Ryanair plans to use its new group structure to take advantage of further consolidation in the European airline industry by snapping up airlines, jets, or airport slots that might become available because of competition rules.
All this change gives a stronger player like Ryanair the chance to cement its position of power even though it’s suffering from the tough operating environment.
The carrier earlier this year announced a group reorganization, with CEO Michael O’Leary becoming head of larger Ryanair Group, which would control subsidiaries including the main airline Ryanair DAC, Laudamotion, and Buzz (formerly Ryanair Sun). Part of the advantage of this structure is the mix of aircraft manufacturers among the different units.
“We see ourselves now being well-positioned, particularly if there is further competition divestments, which I think is inevitable as IAG, Lufthansa, and possibly Air France-KLM look to participate in more consolidation,” O’Leary said on an earnings call with analysts on Monday.
“You look at Lufthansa, for example, at the moment, [they] are interested in Condor/Thomas Cook. It’s inevitable that there would have to be significant consolidations coming out of that kind of a merger [if it] were to take place. And we now can do and participate in those mergers: a, because we’re unionized, which I think would previously have been a blockage; and b, because we are both an Airbus operator and a Boeing operator.”
Ryanair’s desire to play a part in further M&A activity comes as it announced a hit to profitability.
A mix of falling fares and higher fuel costs took their toll, leading to a pretax profit of $1.1 billion (€948 million) for the year to the end of March, down 41 percent on 2018. Excluding the impact of Lauda, profitability fell by a more modest 30 percent to $1.3 billion (€1.1 billion).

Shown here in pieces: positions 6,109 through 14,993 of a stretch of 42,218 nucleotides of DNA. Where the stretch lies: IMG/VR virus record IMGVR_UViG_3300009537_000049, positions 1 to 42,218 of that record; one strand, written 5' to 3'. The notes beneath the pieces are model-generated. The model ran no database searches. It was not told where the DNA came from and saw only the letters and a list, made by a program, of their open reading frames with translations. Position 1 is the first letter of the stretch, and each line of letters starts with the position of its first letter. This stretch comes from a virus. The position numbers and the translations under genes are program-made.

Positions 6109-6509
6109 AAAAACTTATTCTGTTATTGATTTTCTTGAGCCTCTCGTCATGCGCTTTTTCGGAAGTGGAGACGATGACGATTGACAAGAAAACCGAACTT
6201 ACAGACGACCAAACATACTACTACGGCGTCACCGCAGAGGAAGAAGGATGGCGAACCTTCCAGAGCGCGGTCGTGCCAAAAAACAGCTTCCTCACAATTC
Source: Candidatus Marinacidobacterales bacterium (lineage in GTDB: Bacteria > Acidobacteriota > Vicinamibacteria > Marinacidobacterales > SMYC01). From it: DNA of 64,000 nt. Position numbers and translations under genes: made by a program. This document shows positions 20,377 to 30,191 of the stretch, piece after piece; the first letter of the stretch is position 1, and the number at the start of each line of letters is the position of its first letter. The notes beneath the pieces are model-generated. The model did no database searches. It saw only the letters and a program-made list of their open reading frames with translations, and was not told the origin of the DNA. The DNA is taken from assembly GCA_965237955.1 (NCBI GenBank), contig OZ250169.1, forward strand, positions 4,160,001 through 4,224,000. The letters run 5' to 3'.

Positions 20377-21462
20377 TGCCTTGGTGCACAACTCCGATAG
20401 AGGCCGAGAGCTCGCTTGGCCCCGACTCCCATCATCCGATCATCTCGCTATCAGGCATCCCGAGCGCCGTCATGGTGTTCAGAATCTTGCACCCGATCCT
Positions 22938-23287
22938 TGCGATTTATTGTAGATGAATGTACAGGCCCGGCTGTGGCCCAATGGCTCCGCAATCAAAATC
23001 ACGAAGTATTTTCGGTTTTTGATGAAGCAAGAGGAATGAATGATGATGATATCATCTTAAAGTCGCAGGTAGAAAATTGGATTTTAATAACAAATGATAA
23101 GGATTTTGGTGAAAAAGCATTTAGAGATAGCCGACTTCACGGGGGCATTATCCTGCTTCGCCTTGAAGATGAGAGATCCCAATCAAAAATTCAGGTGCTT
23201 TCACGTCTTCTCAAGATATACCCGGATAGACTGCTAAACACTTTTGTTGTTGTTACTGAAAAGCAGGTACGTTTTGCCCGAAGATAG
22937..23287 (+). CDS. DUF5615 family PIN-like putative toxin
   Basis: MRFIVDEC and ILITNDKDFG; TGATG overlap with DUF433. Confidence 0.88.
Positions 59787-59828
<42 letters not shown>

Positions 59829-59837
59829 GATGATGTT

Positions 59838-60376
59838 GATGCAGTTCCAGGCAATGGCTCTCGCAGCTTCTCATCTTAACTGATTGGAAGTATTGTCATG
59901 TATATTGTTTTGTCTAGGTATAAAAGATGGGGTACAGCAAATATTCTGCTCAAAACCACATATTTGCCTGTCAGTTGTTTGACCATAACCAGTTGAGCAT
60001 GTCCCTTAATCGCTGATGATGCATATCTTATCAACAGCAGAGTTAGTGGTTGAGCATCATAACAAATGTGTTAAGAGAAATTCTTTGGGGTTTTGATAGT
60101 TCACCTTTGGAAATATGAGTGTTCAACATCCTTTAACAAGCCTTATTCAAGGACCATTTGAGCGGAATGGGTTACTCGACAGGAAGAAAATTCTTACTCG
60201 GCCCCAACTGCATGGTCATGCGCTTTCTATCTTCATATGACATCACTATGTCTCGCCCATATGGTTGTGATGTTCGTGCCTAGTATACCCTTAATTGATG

The good news for Ryanair was the continued surge in ancillary sales, up 19 percent to $2.7 billion (€2.4 billion), helping total revenue growth of 6 percent to $8.4 billion (€7.6 billion).
“In our view, Ryanair remains the long-term winner in the European airline industry, based on its leading market position, extensive network, low unit costs, and strong balance sheet,” said Gerald Khoo, an analyst at broker Liberum in a research note.
“We see tougher market conditions in the short term as positive for the stronger airlines in the long term, since this clears out weaker competitors and aids consolidation in the market. However, Ryanair is not immune to the impact of these short-term headwinds.”
Ryanair is one of the many airlines dealing with the fallout from the worldwide 737 Max aircraft grounding, following two fatal crashes.
The company has delayed delivery of its first five aircraft until winter 2019, subject to European safety guidance. However it still expects to have a larger tranche of the Max order — 42 aircraft — operating for summer 2020.
“We are in continuing almost daily dialogue with Boeing and with the European regulator, EASA. We’re reasonably confident that the aircraft will be approved to return to service some time later in July or August of this year,” O’Leary said.
However, Ryanair is expecting some compensation for the delay.
“We have frozen all predelivery payments to Boeing since the aircraft grounding. We will resume the predelivery payments once we have certainty from Boeing on when these deliveries will take place,” O’Leary said.
“We do expect that Boeing will cover the lost profits from the five aircraft that we haven’t operated this summer, but it’s not a material number and will form part of our return to service dialogue at Boeing.”
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